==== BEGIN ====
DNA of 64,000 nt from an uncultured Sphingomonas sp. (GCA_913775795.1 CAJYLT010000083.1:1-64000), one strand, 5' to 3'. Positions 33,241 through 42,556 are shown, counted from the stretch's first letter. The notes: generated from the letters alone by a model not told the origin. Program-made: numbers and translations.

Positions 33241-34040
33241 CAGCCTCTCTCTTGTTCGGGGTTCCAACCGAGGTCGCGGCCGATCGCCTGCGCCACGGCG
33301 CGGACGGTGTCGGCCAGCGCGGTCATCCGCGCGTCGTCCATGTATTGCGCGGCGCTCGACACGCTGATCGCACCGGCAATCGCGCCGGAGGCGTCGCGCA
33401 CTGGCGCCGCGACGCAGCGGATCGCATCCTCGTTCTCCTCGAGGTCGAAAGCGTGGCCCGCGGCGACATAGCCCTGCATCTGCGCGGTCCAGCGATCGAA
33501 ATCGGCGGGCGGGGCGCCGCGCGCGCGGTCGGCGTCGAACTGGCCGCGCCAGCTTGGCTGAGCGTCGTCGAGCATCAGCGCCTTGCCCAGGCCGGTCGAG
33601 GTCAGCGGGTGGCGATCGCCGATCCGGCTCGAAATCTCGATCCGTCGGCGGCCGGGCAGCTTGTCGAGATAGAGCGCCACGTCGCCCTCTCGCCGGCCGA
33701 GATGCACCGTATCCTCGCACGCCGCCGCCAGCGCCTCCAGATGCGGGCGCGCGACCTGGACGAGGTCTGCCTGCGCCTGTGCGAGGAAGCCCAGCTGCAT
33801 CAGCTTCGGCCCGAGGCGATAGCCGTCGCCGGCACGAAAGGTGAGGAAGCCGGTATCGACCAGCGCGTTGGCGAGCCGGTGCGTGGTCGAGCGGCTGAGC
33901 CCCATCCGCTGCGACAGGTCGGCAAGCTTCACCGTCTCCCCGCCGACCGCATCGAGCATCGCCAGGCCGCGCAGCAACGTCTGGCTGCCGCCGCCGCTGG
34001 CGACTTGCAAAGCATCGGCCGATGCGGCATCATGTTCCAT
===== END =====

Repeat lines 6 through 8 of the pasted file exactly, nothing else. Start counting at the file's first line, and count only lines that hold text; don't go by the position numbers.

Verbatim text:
33501 ATCGGCGGGCGGGGCGCCGCGCGCGCGGTCGGCGTCGAACTGGCCGCGCCAGCTTGGCTGAGCGTCGTCGAGCATCAGCGCCTTGCCCAGGCCGGTCGAG
33601 GTCAGCGGGTGGCGATCGCCGATCCGGCTCGAAATCTCGATCCGTCGGCGGCCGGGCAGCTTGTCGAGATAGAGCGCCACGTCGCCCTCTCGCCGGCCGA
33701 GATGCACCGTATCCTCGCACGCCGCCGCCAGCGCCTCCAGATGCGGGCGCGCGACCTGGACGAGGTCTGCCTGCGCCTGTGCGAGGAAGCCCAGCTGCAT